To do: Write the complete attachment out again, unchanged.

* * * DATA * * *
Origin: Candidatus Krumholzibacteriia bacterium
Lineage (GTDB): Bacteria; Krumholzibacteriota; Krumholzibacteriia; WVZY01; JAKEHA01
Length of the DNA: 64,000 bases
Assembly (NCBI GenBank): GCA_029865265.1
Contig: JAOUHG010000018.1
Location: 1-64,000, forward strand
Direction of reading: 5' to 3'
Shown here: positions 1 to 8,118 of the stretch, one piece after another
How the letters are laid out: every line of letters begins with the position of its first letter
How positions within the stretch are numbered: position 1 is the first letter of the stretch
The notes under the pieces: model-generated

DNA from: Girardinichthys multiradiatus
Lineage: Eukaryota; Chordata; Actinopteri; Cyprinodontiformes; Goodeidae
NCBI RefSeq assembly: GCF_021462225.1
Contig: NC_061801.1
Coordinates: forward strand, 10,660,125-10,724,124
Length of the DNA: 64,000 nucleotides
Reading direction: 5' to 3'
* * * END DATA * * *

Origin: Candidatus Krumholzibacteriia bacterium
Lineage (GTDB): Bacteria; Krumholzibacteriota; Krumholzibacteriia; WVZY01; JAKEHA01
Length of the DNA: 64,000 bases
Assembly (NCBI GenBank): GCA_029865265.1
Contig: JAOUHG010000018.1
Location: 1-64,000, forward strand
Direction of reading: 5' to 3'
Shown here: positions 1 to 8,118 of the stretch, one piece after another
How the letters are laid out: every line of letters begins with the position of its first letter
How positions within the stretch are numbered: position 1 is the first letter of the stretch
The notes under the pieces: model-generated

DNA from: Girardinichthys multiradiatus
Lineage: Eukaryota; Chordata; Actinopteri; Cyprinodontiformes; Goodeidae
NCBI RefSeq assembly: GCF_021462225.1
Contig: NC_061801.1
Coordinates: forward strand, 10,660,125-10,724,124
Length of the DNA: 64,000 nucleotides
Reading direction: 5' to 3'